by Dan Phillips
(Sanford: Reformation Trust Publishing, 2013; 145 pages)
My dear wife picked this up at the Strange Fire conference by signing up (for something) with Ligonier, so I read it on my journey home. It isn't that I live in Australia, though the Denver layover was a bit long, it's that this book is that quick and lively of a read.
It is the latest in a series of books edited by Lawson collectively titled “The Long Line of Godly Men profiles.” Previous volumes treat of Calvin, Edwards, Spurgeon, and Knox. All but the last are by Lawson; Douglas Bond writes about Knox.
This book consists of six brisk, engaging chapters approaching the legacy of Luther as a preacher from various angles. Lawson writes as he speaks, with energy and urgency. The reader is fairly carried along by a delightful marriage of lively prose and thorough, scholarly documentation. Listening to Lawson in the past, I didn't appreciate the extent of his research into his subjects; I do now.
Even the preface is solid, undergirded by nineteen
footnotes endnotes. It issues a “Call for a New Reformation,” in which Lawson links the power of Luther's (and other Reformers') preaching to the causes of the great reformation of the sixteenth century. He says the Reformation was a revival of preaching (xvii), of biblical preaching (xviii), of controversial preaching (xix), and of preaching on the doctrines of grace (xx). It's a bracing lead-in to the body of the text, whose first chapter covers Luther's life and legacy. It is an overview Luther's life and ministry, traced from birth to death. The center to which Lawson keeps referring, though, is Luther as preacher — factors that played into the centrality of proclamation in Luther's ministry.
This chapter showcases one of the strengths of the volume. Lawson interlaces his narrative with constant quotations from Luther himself. Better still — and unlike the fun-to-read but exasperating Warren Wiersbe — every quotation is documented. One comes away not simply with Luther as seen by Lawson or even Luther scholars (though they're all there, in the
footnotes endnotes), but with Luther in his own words.
Chapter two treats of Luther's deep conviction about the Word: “The pulpit is the throne for the Word of God” (26). Luther laments the neglect of the Word, writing in prose that is unpleasantly timely:
God's Word has been silenced, and only reading and singing remain in the churches. This is the worst abuse…. A host of unchristian fables and lies, in legends, hymns, and sermons were introduced that it is horrible to see…. A Christian congregation should never gather together without the preaching of God's Word and prayer, no matter how briefly, as Psalm 102 says, “When the kings and the people assemble to serve the Lord, they shall declare the name and the praise of God.” (27)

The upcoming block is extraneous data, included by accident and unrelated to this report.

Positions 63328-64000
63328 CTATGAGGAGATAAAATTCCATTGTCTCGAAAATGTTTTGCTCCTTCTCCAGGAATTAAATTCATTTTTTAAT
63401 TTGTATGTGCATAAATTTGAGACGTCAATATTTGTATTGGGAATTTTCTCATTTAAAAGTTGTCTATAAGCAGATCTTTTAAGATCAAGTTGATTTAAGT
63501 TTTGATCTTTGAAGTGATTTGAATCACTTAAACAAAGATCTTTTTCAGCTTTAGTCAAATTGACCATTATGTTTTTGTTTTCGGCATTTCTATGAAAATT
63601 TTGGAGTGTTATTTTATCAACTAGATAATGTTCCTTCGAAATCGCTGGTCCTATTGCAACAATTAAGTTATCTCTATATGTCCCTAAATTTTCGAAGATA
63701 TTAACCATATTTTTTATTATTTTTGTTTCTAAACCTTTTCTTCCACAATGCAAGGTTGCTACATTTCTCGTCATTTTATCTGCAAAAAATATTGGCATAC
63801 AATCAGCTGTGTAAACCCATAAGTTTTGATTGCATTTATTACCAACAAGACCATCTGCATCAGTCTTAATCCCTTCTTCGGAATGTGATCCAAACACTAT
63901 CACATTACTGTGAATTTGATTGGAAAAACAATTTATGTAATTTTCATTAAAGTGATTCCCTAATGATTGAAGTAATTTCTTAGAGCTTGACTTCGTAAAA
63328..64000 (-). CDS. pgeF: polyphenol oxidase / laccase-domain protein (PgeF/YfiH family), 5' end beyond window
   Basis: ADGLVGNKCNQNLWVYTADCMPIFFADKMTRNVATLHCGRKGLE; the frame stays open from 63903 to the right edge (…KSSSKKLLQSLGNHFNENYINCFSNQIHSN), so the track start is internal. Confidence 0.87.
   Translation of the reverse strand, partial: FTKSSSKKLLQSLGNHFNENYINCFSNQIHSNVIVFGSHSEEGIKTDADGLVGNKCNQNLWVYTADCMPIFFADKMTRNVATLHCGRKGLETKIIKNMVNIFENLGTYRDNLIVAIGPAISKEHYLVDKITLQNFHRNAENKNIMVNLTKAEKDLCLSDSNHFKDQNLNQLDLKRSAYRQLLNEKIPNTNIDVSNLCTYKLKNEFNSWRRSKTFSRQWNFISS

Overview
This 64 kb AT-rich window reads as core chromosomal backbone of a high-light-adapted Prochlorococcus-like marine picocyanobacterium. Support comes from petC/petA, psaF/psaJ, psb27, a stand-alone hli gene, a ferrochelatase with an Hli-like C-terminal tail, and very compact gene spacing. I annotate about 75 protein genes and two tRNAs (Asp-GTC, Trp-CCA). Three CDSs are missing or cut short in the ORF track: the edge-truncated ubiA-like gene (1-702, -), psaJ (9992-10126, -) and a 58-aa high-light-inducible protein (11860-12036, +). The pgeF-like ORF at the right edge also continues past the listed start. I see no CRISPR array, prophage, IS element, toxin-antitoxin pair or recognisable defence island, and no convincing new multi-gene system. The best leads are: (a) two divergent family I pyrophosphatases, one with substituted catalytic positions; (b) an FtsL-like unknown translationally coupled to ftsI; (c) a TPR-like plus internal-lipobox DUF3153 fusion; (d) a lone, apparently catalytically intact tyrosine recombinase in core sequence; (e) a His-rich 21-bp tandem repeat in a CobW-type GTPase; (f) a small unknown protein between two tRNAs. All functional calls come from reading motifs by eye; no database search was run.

Lawson traces out five core commitments in Luther's attitude towards the Word: verbal inspiration, divine inerrancy, supreme authority, intrinsic clarity, and complete sufficiency. Citing Sproul, Lawson argues that the central issue of the Reformation was the issue of authority; it was a crisis about the Word (40-41).
Chapter three deals with Luther in his study, again detailing five ways “in which [Luther's] study for his preaching stood out” (45ff.). He stresses the reading of Scripture, and the importance of a mastery of the Bible's original languages. Chapter four deals with Luther's commitment to the text he is about to expound, illustrating how Luther used a brief introduction to dive right into the passage itself. Lawson notes that Luther “believed that the preacher must advance to his text as soon as possible and, once there, remain there” (67).
Chapter five focuses on Luther's passion in preaching, this time elucidating four feathers of his exposition (indomitable spirit, fervent intensity, accessible speech, and colorful expressions). As with every turn, Lawson illustrates from Luther's own sermons. One arresting example is Luther's vivid preaching on the sacrifice of Isaac (95). Chapter six's theme is Luther's fearless declaration of the truth. Here again five aspects come to the fore, including Luther's conviction that we mustn't keep back some Scriptural truths as being unfit for Christian ears (!; 102ff.).
Lawson concludes with a plea for more who show Luther's boldness and Biblical/Gospel/Christ-centered emphasis in preaching. And that is the purpose of the book, a positive intent to plead for more bold preaching. For that reason, I take it, Lawson doesn't deal with Luther's squirreliness about James, or his execrable and universally rejected words about the Jews.
I recommend the book to any pastor; it's a great read.
My only real complaint is that the publisher has served both Lawson and us very poorly by relegating all of Lawson's careful documentation to endnotes. As always, this is a gratuitous pity and an insult both to author and reader. The practice neither honors Lawson's diligent scholarship nor serves his readers' convenient profit. It is a baffling holdover. We are no longer in the day when footnoting drove up costs due to the issues of typesetting. Footnoting inconveniences no one (don't like 'em? don't read 'em), endnotes inconvenience anyone interested in documentation (two bookmarks, back and forth, back and forth).
I hope there will be future volumes in the series, and that the publisher will elect to serve Lawson and us better in terms of layout.
Aside to authors: Love your readers. For their sake, insist that your publisher use footnotes, not endnotes.